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The rabbi's grandson

Appreciating the novels of Herman Wouk

Herman Wouk Andrew H. Walker/Getty Images

The rabbi's grandson
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Novelist Herman Wouk had his 101st birthday on May 27. He once said, “Religion and art both fight, on different fronts, against the dull rust that habit puts on the wonder of things.” He’s been able to retain his sense of wonder all these years.

One day I was on horseback and rode upon a small group of cattle that were licking a spot of bare ground. I had never seen such behavior, and it took me a while to figure out what they were doing. Years before, the ranch owner had put out blocks of salt on that spot, and though we no longer used it as a salt station, salt remained in the soil. The cattle were craving it.

That seems an apt metaphor for my attraction to the novels of Herman Wouk. There was something in his writing that, as an apprentice author, I needed and craved. What he was doing in his novels seemed a perfect match to the literary theories I was struggling to develop on my own.

From 1975 to 1978 I tried to read everything Wouk had written and to study his technique. I read several of his novels in my pickup as I waited for cattle to come to feed. One indication of my respect for his writing: I bought the books so I could underline passages and write notes in the margins. My wages didn’t permit a lot of indulgence in buying hardback novels.

That I saw Herman Wouk as a model and teacher seems odd, because we could hardly have been more different. I was a fifth-generation Texan and product of a Southern Baptist home, a divinity school dropout who was working as a ranch cowboy and trying to write novels in the early morning hours.

Wouk, by contrast, was the quintessential cosmopolitan man: New York–raised; an observant Orthodox Jew; the grandson of a stern, Yiddish-speaking rabbi; educated at Columbia University; a historian, philosopher, Talmudic scholar, meticulous researcher, and reader of almost everything. Not only had he figured out how to write great novels, but he’d found an audience for them, operating in the same New York publishing environment that seemed to have antibodies against everything I was writing. His books sold millions of copies.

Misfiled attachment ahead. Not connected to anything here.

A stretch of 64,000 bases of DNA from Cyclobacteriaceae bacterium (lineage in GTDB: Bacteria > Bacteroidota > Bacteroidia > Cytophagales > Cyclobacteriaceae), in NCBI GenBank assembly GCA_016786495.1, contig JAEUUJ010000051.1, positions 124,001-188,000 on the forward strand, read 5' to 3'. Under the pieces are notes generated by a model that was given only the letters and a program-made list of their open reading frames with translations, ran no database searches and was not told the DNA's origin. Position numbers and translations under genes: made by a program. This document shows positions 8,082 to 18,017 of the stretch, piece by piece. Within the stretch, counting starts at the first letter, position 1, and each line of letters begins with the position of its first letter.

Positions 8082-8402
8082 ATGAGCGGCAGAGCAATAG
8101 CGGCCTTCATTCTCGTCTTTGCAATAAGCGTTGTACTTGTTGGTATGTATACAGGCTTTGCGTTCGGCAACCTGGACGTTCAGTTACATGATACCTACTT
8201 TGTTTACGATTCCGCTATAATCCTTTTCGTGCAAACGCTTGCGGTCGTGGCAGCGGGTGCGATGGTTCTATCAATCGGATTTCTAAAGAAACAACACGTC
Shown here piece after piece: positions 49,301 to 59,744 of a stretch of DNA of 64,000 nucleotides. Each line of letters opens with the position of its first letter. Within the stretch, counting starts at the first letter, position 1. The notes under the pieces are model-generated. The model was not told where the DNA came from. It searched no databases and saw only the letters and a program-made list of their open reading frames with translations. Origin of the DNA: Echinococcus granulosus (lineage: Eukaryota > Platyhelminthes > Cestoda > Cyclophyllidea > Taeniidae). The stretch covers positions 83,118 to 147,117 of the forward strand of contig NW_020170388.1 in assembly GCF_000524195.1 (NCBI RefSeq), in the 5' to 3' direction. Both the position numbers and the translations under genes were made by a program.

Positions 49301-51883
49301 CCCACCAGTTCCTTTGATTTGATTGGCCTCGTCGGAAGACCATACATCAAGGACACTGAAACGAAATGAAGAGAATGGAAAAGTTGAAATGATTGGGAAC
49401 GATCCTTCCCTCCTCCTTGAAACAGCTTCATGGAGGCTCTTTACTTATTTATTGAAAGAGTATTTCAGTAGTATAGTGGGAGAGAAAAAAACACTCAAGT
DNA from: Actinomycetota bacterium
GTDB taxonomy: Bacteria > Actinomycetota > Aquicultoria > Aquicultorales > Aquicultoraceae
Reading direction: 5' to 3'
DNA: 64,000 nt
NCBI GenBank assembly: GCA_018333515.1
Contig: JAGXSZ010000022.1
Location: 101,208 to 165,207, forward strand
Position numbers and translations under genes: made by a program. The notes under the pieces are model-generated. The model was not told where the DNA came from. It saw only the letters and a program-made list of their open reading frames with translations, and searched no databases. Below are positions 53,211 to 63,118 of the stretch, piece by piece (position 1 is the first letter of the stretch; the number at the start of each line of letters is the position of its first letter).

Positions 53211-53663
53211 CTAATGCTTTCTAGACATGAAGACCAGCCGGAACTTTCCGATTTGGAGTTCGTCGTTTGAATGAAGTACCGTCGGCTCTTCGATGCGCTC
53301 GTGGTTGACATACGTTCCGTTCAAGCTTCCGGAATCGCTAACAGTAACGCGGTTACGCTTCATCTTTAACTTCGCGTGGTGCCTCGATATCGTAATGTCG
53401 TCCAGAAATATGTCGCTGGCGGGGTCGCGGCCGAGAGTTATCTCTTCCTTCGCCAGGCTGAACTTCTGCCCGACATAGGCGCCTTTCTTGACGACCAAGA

What we had in common, I think, was a deeply held belief that a secular worldview will poison art at its roots. Wouk didn’t write “religious books,” but his faith gave shape to all of his writing and coherence to his view of history. He repudiated the nihilism and moral confusion of modern fiction, and that set him apart from almost every novelist of the time.

Wouk told huge stories. His two novels about World War II, The Winds of War and War and Remembrance, sprawled across 2,000 pages and totaled a million words. One measure of his greatness: He dared to make Adolf Hitler and Heinrich Himmler characters—not cardboard monsters, but complex characters in three dimensions. It was a feat that I (and most novelists) would never have attempted.

His Youngblood Hawke was a cautionary tale about a talented young novelist from a small coal mining town in Kentucky. Hawke found the literary success he wanted so badly, but burned his candle too fast and died young. I felt Wouk was making a point that American popular culture has a pattern of devouring its celebrities, then going in search of another snack. Wouk avoided that pattern: His stories enjoyed success in every medium, yet he had the strength of will and moral character to keep his own life in its proper perspective.

In 1976 I wrote Mr. Wouk a three-page letter, thanking him for giving his readers wisdom as well as entertainment, and for serving as my teacher: “Reading Herman Wouk, one is deprived of the comfort of being glib, cheap, and mediocre. Thank you for sharing this insight with a young novelist.”

I owe an enormous debt of gratitude to the rabbi’s grandson, and so do the readers of my Hank the Cowdog books. I consider him one the greatest American authors of the 20th century, our Tolstoy or Dostoevsky. I hope he is being read and studied in college literature classes. Sadly, I doubt that he is.

John R. Erickson John provides commentary and short fiction to WORLD. His Hank the Cowdog series for children has sold more than 8.5 million copies worldwide, and in addition to publishing 74 books, his work has appeared in news outlets such as The Dallas Morning News. John and his wife, Kris, reside near Perryton, Texas.


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